“I believe we will leave St. Louis with a powerful, strong, clear and encouraging testimony of the need for loving one another, regardless of the color of one’s skin.”

In addition to racial unity, the convention will include a panel discussion on pastors, churches and politics, and a Q&A session with SBC entity leaders, who will answer questions from messengers.

Meeting highlights

The North American and International Mission Boards will host a Sending Celebration to conclude the Convention Wednesday afternoon. NAMB also will launch “Send Relief,” an initiative to train church members to engage their communities with gospel-centered compassion ministries.

Prior to the convention, NAMB will host several ministry opportunities in the St. Louis area, including a partnership with First Baptist Church, Ferguson, Mo., to give away Backpacks of Hope and host a carnival for Ferguson children. Southern Baptist volunteers, in partnership with the Red Cross, will also go door-to-door to install free smoke detectors for Ferguson residents.

“We hope Southern Baptists can walk away from the convention this year knowing that there is a very attainable ministry that they can be involved with that will help them engage with and reach their community,” said David Melber, NAMB’s vice president for Send Relief.

The mission board also will operate mobile dental and medical clinics in St. Louis, and plans to make the units available to churches desiring to do similar ministry in their communities.

LifeWay Christian Resources will screen two movies during the Convention, including “The Insanity of God,” a documentary featuring real-life stories of persecuted Christians around the world. The film, produced by the International Mission Board, is based on the book of the same name by Nik Ripken.

“The Insanity of God” will be shown free of charge in Ferrara Theatre at America’s Center Monday, June 13, at 9 p.m. Tickets are not required, but seating will be limited. LifeWay Films will screen an additional movie following the Tuesday evening session.

The Ethics and Religious Liberty Commission will release the first three books in its “Gospel for Life” series in St. Louis. The 9-book series “aims to help the church in navigating through ethical and cultural issues,” said ERLC President Russell Moore. The first three books in the series focus on religious liberty, racial reconciliation, and same-sex marriage.

The SBC Exhibit Hall will once again include a Wellness Center hosted by GuideStone Financial Resources. The center will offer cholesterol and glucose screenings, as well as data to determine body mass index. Participants will receive a personalized report that is suitable to take to their family doctors, and on-site medical professionals will be available to discuss results.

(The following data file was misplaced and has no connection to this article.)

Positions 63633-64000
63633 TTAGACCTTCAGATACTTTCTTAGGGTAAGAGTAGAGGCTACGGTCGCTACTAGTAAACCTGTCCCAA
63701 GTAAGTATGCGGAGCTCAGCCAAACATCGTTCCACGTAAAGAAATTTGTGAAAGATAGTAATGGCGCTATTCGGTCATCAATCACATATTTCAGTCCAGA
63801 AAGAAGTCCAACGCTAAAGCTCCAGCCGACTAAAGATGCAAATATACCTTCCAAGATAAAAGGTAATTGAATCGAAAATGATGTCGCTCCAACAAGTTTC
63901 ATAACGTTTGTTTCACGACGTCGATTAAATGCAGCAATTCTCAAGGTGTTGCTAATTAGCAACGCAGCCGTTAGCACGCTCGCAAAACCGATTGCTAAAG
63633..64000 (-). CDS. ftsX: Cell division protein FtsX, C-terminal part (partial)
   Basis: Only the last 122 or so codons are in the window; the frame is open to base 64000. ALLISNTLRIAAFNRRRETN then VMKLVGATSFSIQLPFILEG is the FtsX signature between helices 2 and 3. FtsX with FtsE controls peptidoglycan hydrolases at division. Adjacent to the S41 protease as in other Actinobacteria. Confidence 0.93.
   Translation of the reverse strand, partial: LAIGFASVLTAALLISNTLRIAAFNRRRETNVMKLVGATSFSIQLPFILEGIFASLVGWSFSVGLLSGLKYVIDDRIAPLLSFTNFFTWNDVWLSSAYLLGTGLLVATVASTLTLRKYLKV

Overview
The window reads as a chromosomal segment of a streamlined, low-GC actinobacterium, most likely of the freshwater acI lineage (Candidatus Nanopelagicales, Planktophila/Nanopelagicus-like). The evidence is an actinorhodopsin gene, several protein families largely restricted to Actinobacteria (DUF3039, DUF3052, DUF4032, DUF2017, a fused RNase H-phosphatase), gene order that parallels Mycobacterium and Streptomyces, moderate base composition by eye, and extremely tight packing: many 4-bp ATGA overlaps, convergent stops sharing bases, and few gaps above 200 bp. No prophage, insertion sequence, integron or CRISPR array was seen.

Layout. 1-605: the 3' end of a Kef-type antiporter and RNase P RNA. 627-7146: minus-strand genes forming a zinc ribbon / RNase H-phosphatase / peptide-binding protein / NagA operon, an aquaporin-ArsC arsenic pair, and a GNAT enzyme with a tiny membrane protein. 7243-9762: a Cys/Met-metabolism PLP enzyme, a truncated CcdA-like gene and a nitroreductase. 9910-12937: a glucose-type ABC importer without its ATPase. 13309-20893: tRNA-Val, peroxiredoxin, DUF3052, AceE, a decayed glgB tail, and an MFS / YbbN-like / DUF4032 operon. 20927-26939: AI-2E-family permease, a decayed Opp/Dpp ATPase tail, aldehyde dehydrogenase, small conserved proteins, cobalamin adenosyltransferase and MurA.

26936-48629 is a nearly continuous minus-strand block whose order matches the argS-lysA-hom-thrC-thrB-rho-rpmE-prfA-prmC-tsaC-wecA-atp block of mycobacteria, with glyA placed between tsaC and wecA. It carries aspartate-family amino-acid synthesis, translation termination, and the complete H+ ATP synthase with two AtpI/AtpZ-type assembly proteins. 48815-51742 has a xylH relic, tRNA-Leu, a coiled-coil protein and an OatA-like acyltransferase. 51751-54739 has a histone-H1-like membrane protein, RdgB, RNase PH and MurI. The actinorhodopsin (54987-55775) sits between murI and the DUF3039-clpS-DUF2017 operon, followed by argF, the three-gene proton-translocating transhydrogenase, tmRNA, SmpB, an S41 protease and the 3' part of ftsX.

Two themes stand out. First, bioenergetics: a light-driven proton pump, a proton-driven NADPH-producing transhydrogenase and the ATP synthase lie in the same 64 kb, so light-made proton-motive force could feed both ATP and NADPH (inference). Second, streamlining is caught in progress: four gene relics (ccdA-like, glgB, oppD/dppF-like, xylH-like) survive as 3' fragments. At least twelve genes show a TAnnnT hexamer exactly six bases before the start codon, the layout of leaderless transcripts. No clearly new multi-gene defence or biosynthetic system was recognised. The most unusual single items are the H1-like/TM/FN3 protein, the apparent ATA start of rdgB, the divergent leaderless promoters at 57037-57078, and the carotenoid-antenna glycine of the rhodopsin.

GuideStone also will offer three seminars aimed at various audiences: “Retirement Income Solutions,” “Health Care Reform Impacts Your Church, Too,” and “The Struggle is Real: The Solution is Simple,” a seminar for younger investors. All seminars are free, space is limited. Visit GuideStone.org/SBC16 to register.

Business notes

In addition to the three candidates for SBC President (see page B-3), Illinois pastor Doug Munton has announced he will be nominated for the office of First Vice President. John Yeats, executive director of the Missouri Baptist Convention, will be nominated for a 20th term as SBC Recording Secretary.

John Avant, pastor of First Baptist Concord in Knoxville, Tenn., will be nominated for president of the Southern Baptist Convention Pastors’ Conference.

Several Baptists from Illinois have been selected for committees meeting during the Convention: Munton and Michael Allen, pastor of Uptown Baptist Church in Chicago, will serve on the Committee on Committees, which nominates members of the Committee on Nominations who, in turn, nominate trustees for the boards of SBC entities.

Dan Eddington, director of missions for Three Rivers Baptist Association, and Ric Worshill, a member of Crossroads Community Church in Port Barrington, will serve on the SBC Credentials Committee.

Online registration tools

Convention messengers can register online at sbcannualmeeting.net under the Messengers/Guests tab. To help ensure the orderly flow of attendees and enhance security of the convention hall, this year each messenger, exhibitor, and guest must be registered and properly badged for entrance into the general sessions June 14-15.

After completing online registration, each individual will receive an eight-digit registration code to present at the express registration lane. There, the code can be entered into a computer and a nametag will be printed.

Registration is also open for preschool child care, Giant Cow Children’s Ministries, Children in Action Missions Camp, and Youth on Mission in conjunction with annual meeting. All activities for children and youth will be housed at America’s Center. Youth who have completed grades 7-12 will begin their days at the convention center with worship before going into the community for hands-on mission projects.

Pre-registration is required and is available online at sbcannualmeeting.net under the Children/Youth tab.

The SBC Annual Meetings app is again available to Convention-goers, including a listing of speakers for the SBC Pastors’ Conference and SBC annual meeting, as well as the daily program schedule, daily events, exhibitor listing, convention center maps, 2016 Book of Reports and more.

For more information on the 2016 Southern Baptist Convention and the SBC Pastors’ Conference in St. Louis, as well as other meetings and events, go to sbcannualmeeting.net.